The article examines the pervasive issue of loneliness in the workplace, detailing its adverse effects on individual health and organisational productivity. It emphasises the economic toll of loneliness on businesses and stresses the importance of building meaningful relationships and networks to counteract this issue. The narrative advocates for leadership roles in fostering a culture that promotes connections, highlighting the significance of such efforts in enhancing employee well-being and overall business performance. This piece serves as a call to action for organisations to prioritise social well-being as a key component of their operational strategy.
With all due respect to the 1980s Norwegian band, you’re bound to have a few ‘a-ha’ moments when you change roles and companies. I joined Canadian corporate giant TELUS in late 2008, a few months after leaving SAP. One of the first events I participated in at TELUS was the annual Retirees Holiday Lunch. Despite its current-day international prowess across multiple business lines, TELUS started in 1904 as a British Columbia-based, publicly run telecommunications company. Given its history, telecom retirees are an essential part of the culture.
The Retirees Holiday Lunch is just as you might expect. In a large room that accommodates hundreds of people, former TELUS team members arrive just before noon to be feted and served by current executives and leaders. The meal is turkey – with all the trimmings – complemented by holiday goodies, eggnog, and hot chocolate. The current leaders revel in the opportunity to put on festive aprons and ridiculously oversized oven mitts, taking orders and delivering hot plates to the retirees’ liking. Lovely thank-you gifts are distributed at the end of the shindig.
During my inaugural Holiday Lunch, I had a conversation with an older woman that sticks with me to this day. It was a festive ‘a-ha’ moment, a gift that keeps giving.
After a few small-talk questions and answers, I realised I was talking to a 40-year veteran of the company. She was a former director who had held several different roles and responsibilities over her tenure. She had been retired for over a decade. Somehow, we then got onto the subject of networks and relationships. I’m paraphrasing, but the end of the conversation went something like the following:
“I love coming to this lunch every year. It reminds me how important my friends were to me at BC Tel [former name of TELUS]. I was busy but happy. There was a lot going on. But I was never bored, never lonely.”
And then, without prompting, she offered me some advice, knowing I had only been at the company for about six weeks:
“Find your people: it’s the best thing you’ll ever do.”
I often think about that exchange. It regularly makes me wonder if today’s leaders fully comprehend how important it is for team members to find their people. Perhaps more significantly, are leaders aware of the impact they can have when they help to create such an outcome?
Research suggests, however, that large swathes of people are lonely. Many individuals have no network, not even a small one. We might construe loneliness as the opposite of finding your people. If a person doesn’t have a vibrant network – when there are no strong relationship ties in their orbit – the chances for loneliness increase. If strong ties are lacking, the likelihood of the next tier of contacts – oftentimes referred to as one’s weak ties based on the work in 1973 of Stanford sociologist Mark Granovetter – dramatically diminishes, too.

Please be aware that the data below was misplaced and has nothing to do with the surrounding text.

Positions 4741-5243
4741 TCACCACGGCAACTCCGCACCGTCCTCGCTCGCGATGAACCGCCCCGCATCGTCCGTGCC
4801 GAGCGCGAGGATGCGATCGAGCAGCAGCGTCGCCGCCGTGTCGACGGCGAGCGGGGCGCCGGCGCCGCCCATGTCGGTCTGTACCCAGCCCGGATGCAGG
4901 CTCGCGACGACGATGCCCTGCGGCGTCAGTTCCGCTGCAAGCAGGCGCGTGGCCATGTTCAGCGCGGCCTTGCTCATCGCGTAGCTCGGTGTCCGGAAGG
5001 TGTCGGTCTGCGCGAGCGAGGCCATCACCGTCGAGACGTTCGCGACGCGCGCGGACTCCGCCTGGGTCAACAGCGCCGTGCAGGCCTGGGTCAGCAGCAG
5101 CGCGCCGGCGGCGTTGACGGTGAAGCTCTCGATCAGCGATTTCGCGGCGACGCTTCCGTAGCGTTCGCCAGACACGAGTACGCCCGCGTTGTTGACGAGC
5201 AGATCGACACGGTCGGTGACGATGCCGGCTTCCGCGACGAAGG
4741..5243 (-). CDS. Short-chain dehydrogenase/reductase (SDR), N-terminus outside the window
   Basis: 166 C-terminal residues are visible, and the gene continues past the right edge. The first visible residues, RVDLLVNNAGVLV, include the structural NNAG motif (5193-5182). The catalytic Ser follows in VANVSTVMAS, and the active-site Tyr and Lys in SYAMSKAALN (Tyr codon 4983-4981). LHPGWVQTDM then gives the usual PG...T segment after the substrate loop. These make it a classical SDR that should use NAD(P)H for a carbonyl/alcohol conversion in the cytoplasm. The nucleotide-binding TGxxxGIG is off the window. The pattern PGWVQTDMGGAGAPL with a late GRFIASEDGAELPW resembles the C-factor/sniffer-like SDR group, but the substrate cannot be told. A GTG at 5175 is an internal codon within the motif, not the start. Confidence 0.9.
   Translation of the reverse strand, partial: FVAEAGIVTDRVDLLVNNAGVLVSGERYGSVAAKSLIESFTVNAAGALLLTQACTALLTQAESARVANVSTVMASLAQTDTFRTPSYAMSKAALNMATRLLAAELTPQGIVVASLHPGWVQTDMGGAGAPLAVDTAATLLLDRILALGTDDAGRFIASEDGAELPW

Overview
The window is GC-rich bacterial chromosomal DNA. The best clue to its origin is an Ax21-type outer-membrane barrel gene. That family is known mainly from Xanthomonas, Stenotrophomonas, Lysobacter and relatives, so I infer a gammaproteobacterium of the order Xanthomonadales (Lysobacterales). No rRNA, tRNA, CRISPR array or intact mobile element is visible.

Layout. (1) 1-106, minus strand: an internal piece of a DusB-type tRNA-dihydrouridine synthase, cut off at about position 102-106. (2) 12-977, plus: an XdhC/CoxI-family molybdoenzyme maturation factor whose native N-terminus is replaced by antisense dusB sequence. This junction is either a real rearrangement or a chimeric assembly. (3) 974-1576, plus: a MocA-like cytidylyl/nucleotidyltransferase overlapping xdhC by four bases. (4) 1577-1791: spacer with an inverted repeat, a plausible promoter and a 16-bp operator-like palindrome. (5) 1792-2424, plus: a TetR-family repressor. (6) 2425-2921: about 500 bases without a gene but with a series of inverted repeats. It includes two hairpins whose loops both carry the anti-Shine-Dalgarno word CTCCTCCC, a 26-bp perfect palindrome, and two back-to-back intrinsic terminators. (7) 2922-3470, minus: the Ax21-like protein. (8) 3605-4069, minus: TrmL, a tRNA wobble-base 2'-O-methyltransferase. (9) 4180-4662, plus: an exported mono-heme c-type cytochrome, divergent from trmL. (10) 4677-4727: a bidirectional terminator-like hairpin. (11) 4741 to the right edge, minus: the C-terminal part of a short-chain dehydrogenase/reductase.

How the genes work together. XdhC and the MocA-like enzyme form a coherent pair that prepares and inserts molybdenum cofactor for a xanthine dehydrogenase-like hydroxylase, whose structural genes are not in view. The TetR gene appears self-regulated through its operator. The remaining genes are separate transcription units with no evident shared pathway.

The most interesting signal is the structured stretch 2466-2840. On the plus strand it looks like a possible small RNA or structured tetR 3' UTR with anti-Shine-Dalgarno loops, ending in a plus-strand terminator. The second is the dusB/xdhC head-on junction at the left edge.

Not only does loneliness create negative consequences in one’s life, but it also creates deleterious workplace effects. The whole situation is about as stimulating as occupying the middle seat on an airplane, sandwiched between two obnoxiously intoxicated first-time flyers during a five-hour flight. It’s that bad.
Nobel Prize winners Daniel Kahneman and Angus Deaton discovered through their 2010 research, for example, that loneliness was one of the top factors preventing life happiness and satisfaction. Unsurprisingly, people who are lonely demonstrate a high incidence of sadness, stress, and anxiety. In addition, research by the University of Chicago psychologist John Cacioppo in 2014 suggested that loneliness can increase an older person’s chances of premature death by 14%.
From a work perspective, in a 2022 study of several hundred hotel employees, researchers showed that workplace loneliness leads to psychological detachment from peoples’ jobs. The research also revealed that workplace loneliness contributes to emotional exhaustion, adversely affecting the home front. A similar 2020 study in New Delhi found that loneliness at work “was negatively associated with psychological well-being and self-esteem” and that managers suffering from loneliness at work reported “increased feelings of work alienation.” Maybe Paul McCartney was onto something when he wrote the song ‘No More Lonely Nights’.
As if things weren’t bad enough, the pandemic has done us no favours on the loneliness front. For many workers in roles not deemed essential or operated from the frontline, the shift to a home-based office was swift and even distressing. Steven Van Cohen and Ryan Jenkins, who wrote the 2022 book Connectable, found that 72% of all global workers experience loneliness monthly, and a shocking 55% are lonely at least weekly. As the loneliness numbers continue to increase and strong and weak tie relationships plunge, research firms have assessed the costs.
A massive 2017 study of thousands of UK-based employees conducted by New Economics Research indicated that loneliness costs employers roughly £2.5 billion annually. Cigna, a US healthcare and insurance company, suggests loneliness costs US-based employers more than US$154 billion annually in stress-related absenteeism. The Bankwest Curtin Economics Centre says it costs Australian employers AU$2.7 billion. Wherever you look, loneliness and a lack of relationships cost organisations billions. It’s like an omnipresent dust cloud that we just can’t reach.